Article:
Corporations and CEOs are facing backlash after renouncing Georgia’s new voting reform law.
“You don’t bite the hand that feeds you,” declared Georgia House Speaker David Ralston as Republicans begin to push back on corporations that have come out against Georgia’s new voting law.
Under pressure from Democrats to denounce the new legislation, some corporations have begun wading further into the political arena, and many on the Right are not pleased.
Atlanta-based Delta Air Lines initially issued a statement praising aspects of the law, including the requirement for counties to allow early voting on Saturdays, but after a torrent of criticism for the law from the Left, CEO Ed Bastian walked back those remarks in a memo to employees and branded the law “unacceptable.”
Corporate giant Coca-Cola also panned the legislation.
Last month protesters held a “ die-in” (which features demonstrators lying on their backs in defiance) at Atlanta’s World of Coca-Cola in an effort to pressure the soft-drink company and other Georgia-based corporations to oppose the bill. Coca-Cola CEO and Chairman James Quincey said his company’s focus is on “supporting federal legislation that protects voting access and addresses voter suppression across the country.”
“We all have a duty to protect everyone’s right to vote, and we will continue to stand up for what is right in Georgia and across the U.S.,” he said.
Sen. Marco Rubio tore into the CEO’s remarks and accused the companies of being “woke corporate hypocrites.” The lawmaker highlighted that Delta has not condemned China’s treatment of Uyghur Muslims. Delta declares itself as “the most Chinese-friendly U.S. airline.”
“I look forward to that letter saying genocide does not reflect the values of Delta Airlines,” the Florida Republican said. “Of course they’re not going to send that letter, nor is Coca-Cola, nor is any of these other corporations that are out there proving to the world how woke they because they are woke, corporate hypocrites.”
Sen. Tom Cotton also hit back at the airline and, on Thursday, pointed out Delta’s about-face on the issue. The Arkansas Republican posted a photo of the airline’s first statement on the matter, which was “praising the same law that Delta is now lying about.”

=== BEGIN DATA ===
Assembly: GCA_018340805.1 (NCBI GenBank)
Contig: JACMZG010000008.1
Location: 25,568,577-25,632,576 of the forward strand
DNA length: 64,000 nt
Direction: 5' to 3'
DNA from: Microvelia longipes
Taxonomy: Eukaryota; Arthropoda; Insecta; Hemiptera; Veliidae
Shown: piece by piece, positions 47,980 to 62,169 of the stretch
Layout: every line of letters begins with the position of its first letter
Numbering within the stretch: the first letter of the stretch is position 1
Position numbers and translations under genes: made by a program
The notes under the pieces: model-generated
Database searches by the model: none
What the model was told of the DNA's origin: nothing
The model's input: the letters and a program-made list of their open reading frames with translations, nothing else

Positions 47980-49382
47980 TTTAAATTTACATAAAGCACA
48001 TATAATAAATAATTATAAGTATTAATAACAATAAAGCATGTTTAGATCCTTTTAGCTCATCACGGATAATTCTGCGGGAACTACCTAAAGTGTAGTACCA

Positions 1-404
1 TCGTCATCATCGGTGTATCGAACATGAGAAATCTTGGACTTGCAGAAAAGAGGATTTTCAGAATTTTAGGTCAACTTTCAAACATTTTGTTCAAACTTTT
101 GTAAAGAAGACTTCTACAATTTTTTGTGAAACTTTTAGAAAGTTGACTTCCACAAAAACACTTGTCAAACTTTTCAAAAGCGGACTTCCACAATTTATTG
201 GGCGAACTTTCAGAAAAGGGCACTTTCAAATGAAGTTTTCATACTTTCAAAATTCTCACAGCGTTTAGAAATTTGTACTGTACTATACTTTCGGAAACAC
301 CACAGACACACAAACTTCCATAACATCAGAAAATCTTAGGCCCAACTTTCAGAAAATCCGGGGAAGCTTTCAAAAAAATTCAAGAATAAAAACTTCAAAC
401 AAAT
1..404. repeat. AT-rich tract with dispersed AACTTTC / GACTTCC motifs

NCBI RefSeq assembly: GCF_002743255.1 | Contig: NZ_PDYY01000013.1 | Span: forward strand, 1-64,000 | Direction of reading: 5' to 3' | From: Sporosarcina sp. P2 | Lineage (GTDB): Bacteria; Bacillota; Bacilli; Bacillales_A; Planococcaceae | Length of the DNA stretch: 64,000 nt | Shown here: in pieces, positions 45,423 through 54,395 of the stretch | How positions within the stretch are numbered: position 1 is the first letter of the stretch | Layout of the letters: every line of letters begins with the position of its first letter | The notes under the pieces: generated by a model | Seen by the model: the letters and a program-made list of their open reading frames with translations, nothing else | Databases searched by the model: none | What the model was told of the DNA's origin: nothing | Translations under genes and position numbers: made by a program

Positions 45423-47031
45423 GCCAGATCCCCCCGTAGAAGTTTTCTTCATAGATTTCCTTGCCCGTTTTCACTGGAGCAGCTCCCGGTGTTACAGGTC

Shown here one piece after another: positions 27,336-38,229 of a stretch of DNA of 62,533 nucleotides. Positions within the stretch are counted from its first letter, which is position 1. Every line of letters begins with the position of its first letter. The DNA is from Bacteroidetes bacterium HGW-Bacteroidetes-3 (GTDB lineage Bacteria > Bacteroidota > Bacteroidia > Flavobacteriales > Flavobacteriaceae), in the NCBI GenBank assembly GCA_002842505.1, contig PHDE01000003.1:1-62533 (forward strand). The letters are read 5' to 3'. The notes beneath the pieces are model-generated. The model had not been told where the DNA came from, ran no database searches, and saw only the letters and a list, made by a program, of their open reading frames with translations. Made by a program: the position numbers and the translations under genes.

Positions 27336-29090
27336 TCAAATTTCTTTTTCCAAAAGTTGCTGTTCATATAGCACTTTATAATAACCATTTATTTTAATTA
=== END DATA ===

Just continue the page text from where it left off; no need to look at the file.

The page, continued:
“The legislation signed this week improved considerably during the legislative process, and expands weekend voting, codifies Sunday voting and protects a voters ability to cast an absentee ballot without providing a reason,” Delta’s initial position on the bill read.
The Wall Street Journal’s conservative editorial board published a full-throated denunciation of the CEOs who have condemned the legislation as “uninformed at best or cowardly at worst.” The editorial board said that the debate surrounding the law has “become a stew of falsehood, propaganda and panic” and that corporations are bowing to the “woke mob.”
“CEOs may think there’s no downside to hopping on a bandwagon that insinuates that Georgia’s GOP leaders are inveterate racists,” the board wrote. “They and their companies may pay the price when the woke mob decides to turn on them and they need GOP protection.”
The backlash to the companies is not all bark but actually might have some bite. Republicans in the Georgia House narrowly passed an amendment revoking a tax break on jet fuel for the state’s largest private employer.
Coca-Cola and Delta are not alone in taking stands against the law. Citigroup’s head of global public affairs said the multinational company “strongly oppose efforts to undermine the ability of Americans to avail themselves” of the right to vote. Pharmaceutical giant Merck put out a statement on the matter, and Microsoft president Brad Smith wrote a lengthy blog post voicing concerns about various aspects of the legislation.
Ken Frazier, CEO of pharmaceutical giant Merck, said: “Free and fair access to the ballot was never a partisan issue. It’s a fundamental constitutional right.”
In addition to corporations, the Hollywood and sports world has also gotten in on the action.
Actor Mark Hamill and director James Mangold have said they support a filming boycott in Georgia over the law, and Tony Clark, the executive director of the Major League Baseball Players Association, has raised the prospect of moving the MLB’s All-Star game out of Atlanta.
The bill itself, which was recently signed into law by Gov. Brian Kemp, has also been condemned by President Joe Biden, who called it “Jim Crow on steroids,” a reference to the state and local laws that enforced segregation until they were overturned in 1965.
The law sets 5 p.m. as the earliest a polling place can close, although it also gives polling places the discretion to remain open from 7 a.m. to 7 p.m. during early voting, and it reduces the number of allowed drop boxes (which were used for the first time in 2020).
Democrats took umbrage with a provision making it illegal to provide voters with money, gifts, food, or water within 150 feet of a polling location, although, according to the legislation, election workers can still provide food and water at unmanned stations.
Kemp has brushed off the corporate pressure that has built up against the bill and told CNBC that he is “glad to deal” with backlash from the companies.
“If they want to have a debate about the merits and the facts of the bill, then we should do that,” the governor said.
View original post